Dental practices have had to remain closed for the last few weeks after the country went into lockdown following the unprecedented spread of coronavirus across the nation. However, as surgeries begin opening their doors, many are wary of the new procedures they have to enforce to keep both staff and patients safe.
The government revealed last month that dentists could open for limited procedures from June 8th if they were able to put safety measures in place.
While this is great news for those who have been waiting for emergency check-ups since March, many dental surgeons are wary of being able to start seeing patients, as they feel they have not had adequate support from the government.
What’s more, many dental practices are suffering from not having enough personal protective equipment (PPE) or having had the chance to promote their new procedures and opening rules to their patients.
Board chair of the British Dental Association (BDA) Mick Armstrong said: “From PPE to getting practices set up for social distancing, it has not given colleagues the time to plan and prepare. From lower patient volumes to higher costs, we know practices will need support to survive the ‘new normal’.”
He went on to say the BDA has been asking for a timeline for when practices can open for face-to-face care for a while. However, this news “came as a bolt from the blue”, and as a result, “opening the floodgates without recognising the scale of the challenge ahead is fraught with problems”.
To gauge the opinion of dental surgeons across the UK, the BDA launched a survey, asking what challenges they are experiencing having had to open to the public with very little notice. Although the results of the questionnaire have yet to be released, it is thought many practice owners will have been highly concerned they would not be able to fulfil the adequate safety and social distancing measures with just a few days to do so.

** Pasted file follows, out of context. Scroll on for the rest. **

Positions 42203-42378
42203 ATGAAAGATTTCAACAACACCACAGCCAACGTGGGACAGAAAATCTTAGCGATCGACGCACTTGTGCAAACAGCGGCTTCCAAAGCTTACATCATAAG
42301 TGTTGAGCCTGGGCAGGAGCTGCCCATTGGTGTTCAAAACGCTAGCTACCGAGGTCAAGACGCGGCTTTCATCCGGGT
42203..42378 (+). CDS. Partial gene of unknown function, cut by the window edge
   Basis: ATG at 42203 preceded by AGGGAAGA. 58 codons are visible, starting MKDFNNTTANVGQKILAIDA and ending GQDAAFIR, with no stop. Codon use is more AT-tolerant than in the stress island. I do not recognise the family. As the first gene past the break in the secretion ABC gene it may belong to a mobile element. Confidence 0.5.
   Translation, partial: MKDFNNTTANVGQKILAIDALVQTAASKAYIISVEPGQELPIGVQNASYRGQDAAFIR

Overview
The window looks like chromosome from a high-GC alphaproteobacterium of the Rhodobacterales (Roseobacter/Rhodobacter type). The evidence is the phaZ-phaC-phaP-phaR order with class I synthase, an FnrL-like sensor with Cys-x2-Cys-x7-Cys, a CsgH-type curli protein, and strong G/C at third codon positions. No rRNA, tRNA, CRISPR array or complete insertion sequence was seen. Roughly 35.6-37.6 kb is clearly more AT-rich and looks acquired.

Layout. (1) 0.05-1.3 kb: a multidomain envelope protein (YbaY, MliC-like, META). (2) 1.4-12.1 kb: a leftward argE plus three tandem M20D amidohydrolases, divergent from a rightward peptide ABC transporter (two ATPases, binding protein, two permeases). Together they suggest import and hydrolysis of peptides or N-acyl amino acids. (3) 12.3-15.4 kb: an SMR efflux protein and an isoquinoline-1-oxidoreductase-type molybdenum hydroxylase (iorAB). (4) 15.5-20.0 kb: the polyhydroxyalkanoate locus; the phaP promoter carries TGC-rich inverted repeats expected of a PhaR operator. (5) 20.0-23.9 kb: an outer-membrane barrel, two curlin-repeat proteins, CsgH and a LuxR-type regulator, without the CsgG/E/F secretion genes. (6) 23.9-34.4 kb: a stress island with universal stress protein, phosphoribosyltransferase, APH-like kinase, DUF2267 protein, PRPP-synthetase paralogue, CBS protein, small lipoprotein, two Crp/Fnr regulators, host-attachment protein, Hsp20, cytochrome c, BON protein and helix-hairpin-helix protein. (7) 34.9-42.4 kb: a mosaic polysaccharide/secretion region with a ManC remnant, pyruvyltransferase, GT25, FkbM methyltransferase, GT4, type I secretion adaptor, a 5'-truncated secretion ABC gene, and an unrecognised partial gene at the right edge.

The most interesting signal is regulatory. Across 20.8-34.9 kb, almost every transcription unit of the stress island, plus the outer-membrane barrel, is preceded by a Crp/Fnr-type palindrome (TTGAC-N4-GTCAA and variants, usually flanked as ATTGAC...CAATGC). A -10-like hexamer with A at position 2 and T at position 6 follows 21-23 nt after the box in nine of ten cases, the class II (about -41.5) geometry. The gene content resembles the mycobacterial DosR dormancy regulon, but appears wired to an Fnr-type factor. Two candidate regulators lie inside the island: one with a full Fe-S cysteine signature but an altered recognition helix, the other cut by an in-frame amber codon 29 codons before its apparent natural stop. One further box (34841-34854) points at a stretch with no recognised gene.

As a result, the majority of practices in England has only opened for emergency procedures, with only a third (36 per cent) having opened at all on the official date, according to BBC News.
The major obstacle for the rest of the surgeries is being unable to source enough PPE, as well as struggling to fund it having not been open since late March.
Sophia Joseph, an NHS dentist practice manager in Sheffield, told the publication: “Apart from actually finding the equipment, there are other problems. Costs of this equipment have gone up from £5 to £50 for boxes of simple masks.”
By the end of June, nearly two-thirds (60 per cent) of practices said they intend to re-open to the public after finally receiving official guidance on how to prepare their surgeries to see patients.
The new measures include limiting use of waiting areas, spacing chairs two metres apart, screening staff on a daily basis, installing physical barriers in reception areas, and dentists having to wear gloves, gowns and face shields.
Dental practices should also advertise their new procedures to all patients to make sure they adhere to the guidelines themselves, such as waiting outside for their appointment and are not put off by the amount of PPE they see. For help with digital marketing for dentists, give us a call today.